An asynchronous function returns a promise, web3.eth.getBalance(...) is such a function. You have to await the result, there are two ways to do this: async function myAsyncFunction() { // your code console.log(await balance1) } alternatively use the old style: // your code balance1.then((balance) => { console.log(balance); }); Promise: https://...


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Where you have var tx = new Tx(txObject) you need const tx = new Tx(txObject, {chain:'ropsten', hardfork: 'petersburg'}) h/t https://community.infura.io/t/sendsignedtransaction-invalid-sender-error/832 Full Code This code is working locally. Replace your infura url and private key. web3 1.2.4 ethereumjs-tx 2.1.1 (installed with separate npm install ...


0

https://www.npmjs.com/package/web3-eth // install using yarn or npm npm install web3 yarn add web3 // in node.js var Web3Eth = require('web3-eth'), eth = new Web3Eth('ws://localhost:8546');


1

A string can consist of an integer in any basis, that's the reason you have to include the basis, so the integer within is interpreted properly. Examples: '01' Basis 2, or 'binary' '01234567' Basis 8, or 'octal', '0123456789' Basis 10, or 'decimal', '0123456789ABCDEF' Basis 16, or 'hexadecimal' Example that shows why it is important to specify the ...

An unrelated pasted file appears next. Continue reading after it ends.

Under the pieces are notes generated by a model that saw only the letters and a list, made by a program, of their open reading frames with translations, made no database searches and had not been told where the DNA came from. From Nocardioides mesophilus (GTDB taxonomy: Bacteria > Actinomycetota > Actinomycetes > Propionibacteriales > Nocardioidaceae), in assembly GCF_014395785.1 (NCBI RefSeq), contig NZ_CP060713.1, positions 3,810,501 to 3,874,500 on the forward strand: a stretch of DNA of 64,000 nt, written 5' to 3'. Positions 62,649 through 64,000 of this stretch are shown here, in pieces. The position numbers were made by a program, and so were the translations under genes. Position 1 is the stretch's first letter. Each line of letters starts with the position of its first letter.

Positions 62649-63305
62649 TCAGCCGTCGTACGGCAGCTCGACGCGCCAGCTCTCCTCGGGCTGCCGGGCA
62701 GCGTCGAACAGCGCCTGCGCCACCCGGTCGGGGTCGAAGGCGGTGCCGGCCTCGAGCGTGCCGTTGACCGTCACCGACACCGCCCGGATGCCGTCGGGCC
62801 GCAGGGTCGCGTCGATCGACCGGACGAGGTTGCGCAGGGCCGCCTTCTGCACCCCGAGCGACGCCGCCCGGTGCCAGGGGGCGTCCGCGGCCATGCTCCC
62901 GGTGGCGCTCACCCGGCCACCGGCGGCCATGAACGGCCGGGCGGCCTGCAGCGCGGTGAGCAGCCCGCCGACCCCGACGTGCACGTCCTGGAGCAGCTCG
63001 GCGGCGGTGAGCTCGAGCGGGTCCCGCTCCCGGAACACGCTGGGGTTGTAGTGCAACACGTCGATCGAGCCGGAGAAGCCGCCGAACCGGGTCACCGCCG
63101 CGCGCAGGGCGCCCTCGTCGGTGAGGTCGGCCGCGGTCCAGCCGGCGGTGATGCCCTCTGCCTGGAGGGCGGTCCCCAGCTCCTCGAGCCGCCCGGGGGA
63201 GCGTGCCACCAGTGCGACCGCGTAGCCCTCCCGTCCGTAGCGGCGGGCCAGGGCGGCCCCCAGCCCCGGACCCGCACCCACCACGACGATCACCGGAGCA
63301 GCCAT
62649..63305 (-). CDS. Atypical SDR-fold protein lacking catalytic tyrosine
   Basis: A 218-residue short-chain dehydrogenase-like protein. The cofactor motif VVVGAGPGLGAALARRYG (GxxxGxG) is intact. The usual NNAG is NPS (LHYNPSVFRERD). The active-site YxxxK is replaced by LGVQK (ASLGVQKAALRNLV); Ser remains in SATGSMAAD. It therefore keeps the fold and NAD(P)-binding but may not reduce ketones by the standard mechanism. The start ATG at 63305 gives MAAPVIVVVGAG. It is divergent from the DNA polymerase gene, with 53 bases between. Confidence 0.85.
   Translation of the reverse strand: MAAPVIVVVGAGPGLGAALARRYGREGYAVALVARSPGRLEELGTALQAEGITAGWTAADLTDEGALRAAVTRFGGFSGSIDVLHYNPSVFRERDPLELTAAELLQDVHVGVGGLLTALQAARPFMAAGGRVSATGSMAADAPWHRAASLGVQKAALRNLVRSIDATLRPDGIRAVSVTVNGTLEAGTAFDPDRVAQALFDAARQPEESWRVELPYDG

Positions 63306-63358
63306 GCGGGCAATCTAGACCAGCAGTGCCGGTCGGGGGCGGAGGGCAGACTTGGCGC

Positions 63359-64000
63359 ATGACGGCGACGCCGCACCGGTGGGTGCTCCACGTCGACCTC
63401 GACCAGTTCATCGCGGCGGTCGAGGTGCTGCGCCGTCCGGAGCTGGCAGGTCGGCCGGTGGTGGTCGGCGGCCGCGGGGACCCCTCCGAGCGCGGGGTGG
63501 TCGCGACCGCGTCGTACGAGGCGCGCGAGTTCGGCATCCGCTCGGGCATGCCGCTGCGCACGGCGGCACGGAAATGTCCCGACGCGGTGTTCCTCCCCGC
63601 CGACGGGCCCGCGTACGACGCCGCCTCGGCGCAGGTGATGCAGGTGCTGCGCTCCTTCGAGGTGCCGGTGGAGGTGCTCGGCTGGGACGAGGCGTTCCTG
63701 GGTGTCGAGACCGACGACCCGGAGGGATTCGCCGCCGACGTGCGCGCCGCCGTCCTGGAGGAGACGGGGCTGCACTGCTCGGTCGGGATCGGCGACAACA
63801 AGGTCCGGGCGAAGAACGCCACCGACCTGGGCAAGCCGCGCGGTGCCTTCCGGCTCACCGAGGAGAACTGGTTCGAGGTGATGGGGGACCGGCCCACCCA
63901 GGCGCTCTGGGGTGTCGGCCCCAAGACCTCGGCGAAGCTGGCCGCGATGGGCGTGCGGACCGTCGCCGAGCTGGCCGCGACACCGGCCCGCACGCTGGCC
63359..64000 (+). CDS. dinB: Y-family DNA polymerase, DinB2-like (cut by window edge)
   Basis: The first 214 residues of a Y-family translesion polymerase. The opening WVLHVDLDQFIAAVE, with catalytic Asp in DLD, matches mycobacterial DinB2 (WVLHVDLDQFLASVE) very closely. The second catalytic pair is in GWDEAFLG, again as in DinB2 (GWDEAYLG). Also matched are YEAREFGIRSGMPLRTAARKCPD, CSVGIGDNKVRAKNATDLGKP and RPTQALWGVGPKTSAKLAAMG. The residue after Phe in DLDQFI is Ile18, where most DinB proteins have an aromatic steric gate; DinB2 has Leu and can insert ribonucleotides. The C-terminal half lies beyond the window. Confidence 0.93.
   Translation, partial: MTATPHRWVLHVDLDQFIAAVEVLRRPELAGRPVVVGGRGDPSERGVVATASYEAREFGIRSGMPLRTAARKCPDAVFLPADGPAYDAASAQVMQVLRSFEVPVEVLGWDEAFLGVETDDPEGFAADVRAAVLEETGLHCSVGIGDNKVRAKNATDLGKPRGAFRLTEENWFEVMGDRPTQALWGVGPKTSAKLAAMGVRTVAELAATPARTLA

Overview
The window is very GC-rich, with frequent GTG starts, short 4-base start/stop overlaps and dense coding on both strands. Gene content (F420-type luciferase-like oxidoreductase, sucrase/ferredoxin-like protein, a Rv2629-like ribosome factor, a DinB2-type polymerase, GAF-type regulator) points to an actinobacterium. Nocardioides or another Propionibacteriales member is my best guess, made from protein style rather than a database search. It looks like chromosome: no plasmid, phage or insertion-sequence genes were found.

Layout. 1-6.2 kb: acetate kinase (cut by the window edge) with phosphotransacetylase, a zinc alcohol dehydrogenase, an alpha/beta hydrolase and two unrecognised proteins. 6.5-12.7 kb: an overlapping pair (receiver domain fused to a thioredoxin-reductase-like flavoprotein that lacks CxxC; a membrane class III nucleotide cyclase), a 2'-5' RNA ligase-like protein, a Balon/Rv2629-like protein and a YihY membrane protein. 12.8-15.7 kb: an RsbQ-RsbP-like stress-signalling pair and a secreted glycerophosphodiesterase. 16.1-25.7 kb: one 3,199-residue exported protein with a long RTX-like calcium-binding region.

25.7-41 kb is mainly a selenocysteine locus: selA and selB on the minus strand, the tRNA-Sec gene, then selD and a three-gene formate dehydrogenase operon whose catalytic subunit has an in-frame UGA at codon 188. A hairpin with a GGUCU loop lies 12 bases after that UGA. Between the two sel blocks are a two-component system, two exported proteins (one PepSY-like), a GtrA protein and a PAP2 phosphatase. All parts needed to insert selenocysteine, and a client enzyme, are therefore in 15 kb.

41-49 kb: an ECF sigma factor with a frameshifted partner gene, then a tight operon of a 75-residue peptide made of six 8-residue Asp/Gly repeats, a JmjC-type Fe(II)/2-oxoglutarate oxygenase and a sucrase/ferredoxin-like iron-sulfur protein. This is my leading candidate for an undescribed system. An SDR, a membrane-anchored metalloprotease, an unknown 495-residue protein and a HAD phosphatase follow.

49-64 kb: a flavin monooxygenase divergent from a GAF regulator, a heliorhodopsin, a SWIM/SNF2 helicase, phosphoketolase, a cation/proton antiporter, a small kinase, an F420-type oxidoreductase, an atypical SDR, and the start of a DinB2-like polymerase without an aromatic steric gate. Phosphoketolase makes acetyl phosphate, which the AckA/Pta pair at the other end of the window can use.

1

Serialization means that the message is packed in a byte stream, which properties (like encoding, byte ordering, etc.) are defined by a common protocol. This way you can ensure everybody can pack (serialize) the object into a byte-stream and send it to any participant who knows the protocol, whereupon the participant is able to properly unpack (deserialize) ...


0

You can reference the web3.js docs around sending a transaction here: https://web3js.readthedocs.io/en/v1.2.4/web3-eth.html#sendtransaction the example looks like: // using the promise web3.eth.sendTransaction({ from: '0xde0B295669a9FD93d5F28D9Ec85E40f4cb697BAe', to: '0x11f4d0A3c12e86B4b5F39B213F7E19D048276DAe', value: '1000000000000000' }) ....


0

In your crCode variable, after Contract Creation Code, you need to append Constructor Arguments. Both pieces of byte-code are available to you at the URL which you have linked in your question. Alternatively, since the Contract Source Code is also available at that link, you can compile it and then deploy it in the "standard way" (using web3.js deploy ...